How I built this site with NodeJs, Express, EJS and MongoDB

by Jan Gabriel | 24 Jan 2021

last edited: 24 Jan 2021

WebDev NodeJs Express EJS MongoDB


I must admit that I am not a web developer and before I started to build this site I didn't really know much about this field. What I can say, is that the web development community is awesome. There is really a lot of people that share tutorials, support each other and teach on the subject for free or at least for a reasonable fee (e.g. on Udemy). In this post, I'll share my own lessons learned and an overview of the decisions I made in building this site.

I'll discuss the following three points:

  • Choosing a Web Stack;
  • Getting a domain name; and
  • Hosting your web application

Choosing a Web Stack

The first time I heard of a web stack, I had no idea what it was. I only knew that you can get online very quickly if you used a Content Management System i.e. a CMS. You would have heard of some of the more popular ones such as WordPress, Wix, Drupal and a lot of others as well. I'd prefer to use a CMS when you need to get something online quickly, and when whoever has to manage the site, does not have a ton of technical knowledge. They provide templates to get started and on which you can build your site and even edit most of the content in an editor. This means you don't have to touch HTML, CSS & JS if you don't need to.

A web stack is basically the technology stack you use to enable users to interact with a static or dynamic web application. This is all the way from the human interface (frontend) in the browser, to the server running database queries and business functions a.k.a. the backend. This is where I got a lot of analysis paralysis. There is quite a lot of tech stacks/frameworks to choose from. You also need to decide on server-side or client-side rendering, server or serverless, and a couple of other things. It really depends on what you want to achieve, but I'll stick to the web stack I've chosen for this site (a blog site).

First, you need an application to run on an operating system, which enables network communication. On top of that, you need a framework, which will handle the various protocols used in web applications. I chose the following:

The combination of NodeJs and Express is widely used and enables server-side Javascript to run your web server. This is great because now everything is JavaScript!

Secondly, I decided to use a templating engine to ensure I keep my code DRY. I really like Handlebars, but I chose EJS at the end of the day.

  • Template Engine: EJS

This was mainly due to the fact that a lot of the tutorials I watched on youtube used EJS. The templating engine allows you to specify the HTML, for example, your page (like this one), and then fill it with the selected blog post retrieved from your database. EJS enables you to write Javascript inside the HTML template to insert the dynamic content on the server-side and then respond to a client with only what you need to see. This is called server-side rendering.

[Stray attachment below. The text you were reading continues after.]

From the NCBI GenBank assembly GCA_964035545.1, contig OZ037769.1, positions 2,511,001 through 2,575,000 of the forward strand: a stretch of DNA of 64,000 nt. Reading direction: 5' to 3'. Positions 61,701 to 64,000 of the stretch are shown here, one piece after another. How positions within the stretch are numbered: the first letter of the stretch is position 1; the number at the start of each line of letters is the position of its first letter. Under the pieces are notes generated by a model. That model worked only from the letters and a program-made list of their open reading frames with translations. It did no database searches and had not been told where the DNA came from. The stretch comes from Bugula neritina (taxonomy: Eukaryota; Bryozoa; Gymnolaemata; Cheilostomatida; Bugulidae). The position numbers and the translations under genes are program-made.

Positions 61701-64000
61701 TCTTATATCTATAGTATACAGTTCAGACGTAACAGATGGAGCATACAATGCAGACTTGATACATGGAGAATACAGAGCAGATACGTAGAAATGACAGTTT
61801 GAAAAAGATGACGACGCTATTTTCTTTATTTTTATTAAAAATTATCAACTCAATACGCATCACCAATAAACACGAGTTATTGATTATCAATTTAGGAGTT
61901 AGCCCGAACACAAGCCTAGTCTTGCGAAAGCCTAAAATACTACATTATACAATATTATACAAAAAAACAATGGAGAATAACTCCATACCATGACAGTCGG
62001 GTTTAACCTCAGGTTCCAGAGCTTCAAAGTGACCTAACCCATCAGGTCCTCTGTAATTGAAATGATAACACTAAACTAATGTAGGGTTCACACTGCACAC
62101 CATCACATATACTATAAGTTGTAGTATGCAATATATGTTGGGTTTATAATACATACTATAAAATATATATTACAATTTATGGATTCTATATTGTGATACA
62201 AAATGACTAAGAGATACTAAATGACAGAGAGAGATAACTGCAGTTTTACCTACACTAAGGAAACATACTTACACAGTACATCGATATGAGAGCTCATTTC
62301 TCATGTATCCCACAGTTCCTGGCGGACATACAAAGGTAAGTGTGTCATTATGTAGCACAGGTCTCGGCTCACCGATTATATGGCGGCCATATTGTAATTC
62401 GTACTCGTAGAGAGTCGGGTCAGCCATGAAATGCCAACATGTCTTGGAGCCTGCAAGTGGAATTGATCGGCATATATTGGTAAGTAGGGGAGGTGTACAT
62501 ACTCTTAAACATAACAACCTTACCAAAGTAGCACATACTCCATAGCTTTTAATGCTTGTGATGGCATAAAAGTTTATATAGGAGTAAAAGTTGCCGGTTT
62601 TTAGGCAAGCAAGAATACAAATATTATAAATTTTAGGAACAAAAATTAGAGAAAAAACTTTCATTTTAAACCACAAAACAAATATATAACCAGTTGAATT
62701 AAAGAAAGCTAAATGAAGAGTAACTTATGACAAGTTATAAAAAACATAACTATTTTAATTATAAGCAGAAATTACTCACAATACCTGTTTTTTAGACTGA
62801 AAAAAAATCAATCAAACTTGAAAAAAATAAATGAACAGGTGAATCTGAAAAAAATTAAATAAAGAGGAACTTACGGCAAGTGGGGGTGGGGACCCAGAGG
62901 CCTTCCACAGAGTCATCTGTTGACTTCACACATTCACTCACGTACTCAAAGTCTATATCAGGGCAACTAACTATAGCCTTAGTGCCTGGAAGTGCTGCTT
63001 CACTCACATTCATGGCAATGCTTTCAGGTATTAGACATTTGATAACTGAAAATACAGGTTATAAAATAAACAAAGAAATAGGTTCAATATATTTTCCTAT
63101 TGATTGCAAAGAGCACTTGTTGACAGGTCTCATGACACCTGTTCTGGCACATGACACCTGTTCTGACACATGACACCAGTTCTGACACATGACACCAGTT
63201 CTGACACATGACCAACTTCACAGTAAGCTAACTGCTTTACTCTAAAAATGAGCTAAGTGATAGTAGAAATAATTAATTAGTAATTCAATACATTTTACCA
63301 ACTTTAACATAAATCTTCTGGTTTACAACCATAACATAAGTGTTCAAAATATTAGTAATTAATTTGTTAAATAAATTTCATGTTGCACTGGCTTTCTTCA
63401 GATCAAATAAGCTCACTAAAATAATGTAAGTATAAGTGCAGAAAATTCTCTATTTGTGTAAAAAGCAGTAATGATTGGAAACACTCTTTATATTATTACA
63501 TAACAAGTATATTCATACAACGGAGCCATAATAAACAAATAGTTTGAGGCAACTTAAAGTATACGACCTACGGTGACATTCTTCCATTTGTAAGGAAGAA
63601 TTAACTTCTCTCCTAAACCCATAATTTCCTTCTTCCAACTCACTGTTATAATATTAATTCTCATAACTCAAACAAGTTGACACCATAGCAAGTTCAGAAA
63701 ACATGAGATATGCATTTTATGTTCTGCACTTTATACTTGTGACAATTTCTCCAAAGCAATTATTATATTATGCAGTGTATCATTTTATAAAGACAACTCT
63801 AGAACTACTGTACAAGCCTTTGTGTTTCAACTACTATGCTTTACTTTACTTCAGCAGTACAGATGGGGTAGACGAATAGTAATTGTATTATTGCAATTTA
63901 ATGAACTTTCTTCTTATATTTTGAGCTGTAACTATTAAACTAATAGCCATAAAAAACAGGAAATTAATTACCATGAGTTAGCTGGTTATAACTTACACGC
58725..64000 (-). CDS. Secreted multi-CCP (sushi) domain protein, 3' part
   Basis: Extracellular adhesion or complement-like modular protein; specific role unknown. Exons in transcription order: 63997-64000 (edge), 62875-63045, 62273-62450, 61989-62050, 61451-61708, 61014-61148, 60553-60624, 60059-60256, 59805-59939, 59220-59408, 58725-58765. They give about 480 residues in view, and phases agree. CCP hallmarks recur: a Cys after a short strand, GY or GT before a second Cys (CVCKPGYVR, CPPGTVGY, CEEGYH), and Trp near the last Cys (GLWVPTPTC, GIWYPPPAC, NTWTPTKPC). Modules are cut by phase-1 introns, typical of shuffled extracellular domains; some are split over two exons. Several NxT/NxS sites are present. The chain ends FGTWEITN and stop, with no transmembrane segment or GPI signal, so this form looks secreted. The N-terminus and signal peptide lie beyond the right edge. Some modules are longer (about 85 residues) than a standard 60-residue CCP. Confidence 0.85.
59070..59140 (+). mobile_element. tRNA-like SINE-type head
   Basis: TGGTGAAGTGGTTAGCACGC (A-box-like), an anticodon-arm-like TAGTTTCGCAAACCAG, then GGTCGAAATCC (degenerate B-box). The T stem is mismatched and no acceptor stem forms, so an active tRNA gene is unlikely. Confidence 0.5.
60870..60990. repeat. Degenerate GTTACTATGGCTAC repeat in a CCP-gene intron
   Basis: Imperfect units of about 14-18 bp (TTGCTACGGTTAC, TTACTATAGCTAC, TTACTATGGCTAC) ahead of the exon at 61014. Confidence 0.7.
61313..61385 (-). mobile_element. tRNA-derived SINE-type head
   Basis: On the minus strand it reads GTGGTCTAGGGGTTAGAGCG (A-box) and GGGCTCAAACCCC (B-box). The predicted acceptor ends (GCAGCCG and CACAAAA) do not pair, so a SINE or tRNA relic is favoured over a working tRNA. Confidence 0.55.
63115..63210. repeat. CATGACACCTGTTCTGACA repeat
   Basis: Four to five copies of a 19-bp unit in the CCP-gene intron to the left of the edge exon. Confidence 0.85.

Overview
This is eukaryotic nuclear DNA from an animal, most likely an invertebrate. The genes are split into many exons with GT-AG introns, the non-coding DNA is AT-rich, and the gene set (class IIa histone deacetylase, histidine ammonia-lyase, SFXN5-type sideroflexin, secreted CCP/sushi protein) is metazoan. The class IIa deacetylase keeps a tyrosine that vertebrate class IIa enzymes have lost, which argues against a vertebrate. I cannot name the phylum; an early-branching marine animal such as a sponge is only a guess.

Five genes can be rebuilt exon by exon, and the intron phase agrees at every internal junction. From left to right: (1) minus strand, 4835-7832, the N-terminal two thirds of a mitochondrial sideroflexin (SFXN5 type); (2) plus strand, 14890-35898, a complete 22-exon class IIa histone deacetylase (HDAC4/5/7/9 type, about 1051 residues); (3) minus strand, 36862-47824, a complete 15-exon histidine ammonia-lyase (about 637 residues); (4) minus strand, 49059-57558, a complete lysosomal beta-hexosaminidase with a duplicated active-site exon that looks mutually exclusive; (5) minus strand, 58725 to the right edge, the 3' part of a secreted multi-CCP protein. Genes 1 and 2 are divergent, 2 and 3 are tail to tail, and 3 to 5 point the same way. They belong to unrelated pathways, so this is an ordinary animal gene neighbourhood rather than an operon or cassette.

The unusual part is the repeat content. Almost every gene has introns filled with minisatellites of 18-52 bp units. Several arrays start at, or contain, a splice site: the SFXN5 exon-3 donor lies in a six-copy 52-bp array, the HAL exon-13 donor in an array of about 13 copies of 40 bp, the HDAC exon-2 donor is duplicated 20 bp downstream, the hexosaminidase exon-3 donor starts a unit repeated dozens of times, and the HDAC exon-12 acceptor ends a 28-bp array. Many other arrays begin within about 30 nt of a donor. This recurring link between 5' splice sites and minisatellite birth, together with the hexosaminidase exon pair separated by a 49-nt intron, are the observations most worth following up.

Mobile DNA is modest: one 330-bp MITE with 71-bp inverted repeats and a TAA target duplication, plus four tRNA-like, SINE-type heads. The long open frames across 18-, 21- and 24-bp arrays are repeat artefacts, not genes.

Lastly, you'll need a database to store posts, comments, and anything really. I decided to go with MongoDB for the same reason I decided to choose EJS.

The NodeJs MongoDB driver really makes the database queries super easy. The documentation is also very well written and maintained.

That is all you need in order to run a web application like this one. There is a ton of content out there, which will help you get a NodeJs application up and running with Express, EJS, and MongoDB. I'd recommend doing your own research before choosing a Web Stack specific to your target application.

Getting a domain name

Once you've built something you want to put online, you definitely need a domain name. This part is really quite easy and frustrating at the same time. Just head over to a domain name provider and choose something that will fit your application. I used Namecheap, which was easy to use, and it was only a matter of finding something that is still available for the taking.

Hosting your web application

If you want to build a static site. You can always host it for free on github pages, or if you decide to go serverless try Vercel with NextJs. In my case, I wanted to run C++ and Python applications in the backend, which are always connected. Thus, I needed a Virtual Machine (VM). I decided to use DigitalOcean. They really give you as much control as you can ask for.

Their pricing options are very good and they make the VM setup super easy with their how-to-get-started guide. Remember to follow their guide and use a Nginx instance as a reverse proxy to connect your NodeJs app to the net. Also, head over to Let's Encrypt for a free SSL certificate.

In the end, your decisions for developing a web application really depend on what you want to do with it. I loved the journey of learning about web development and getting my first web app up and running! I must say, I have much respect for the people doing this full-time. It is a very cool industry and my curiosity will definitely lead me to build more stuff online.

Feel free to leave any comments/questions through the contact page and I'll get back to you.

Happy coding.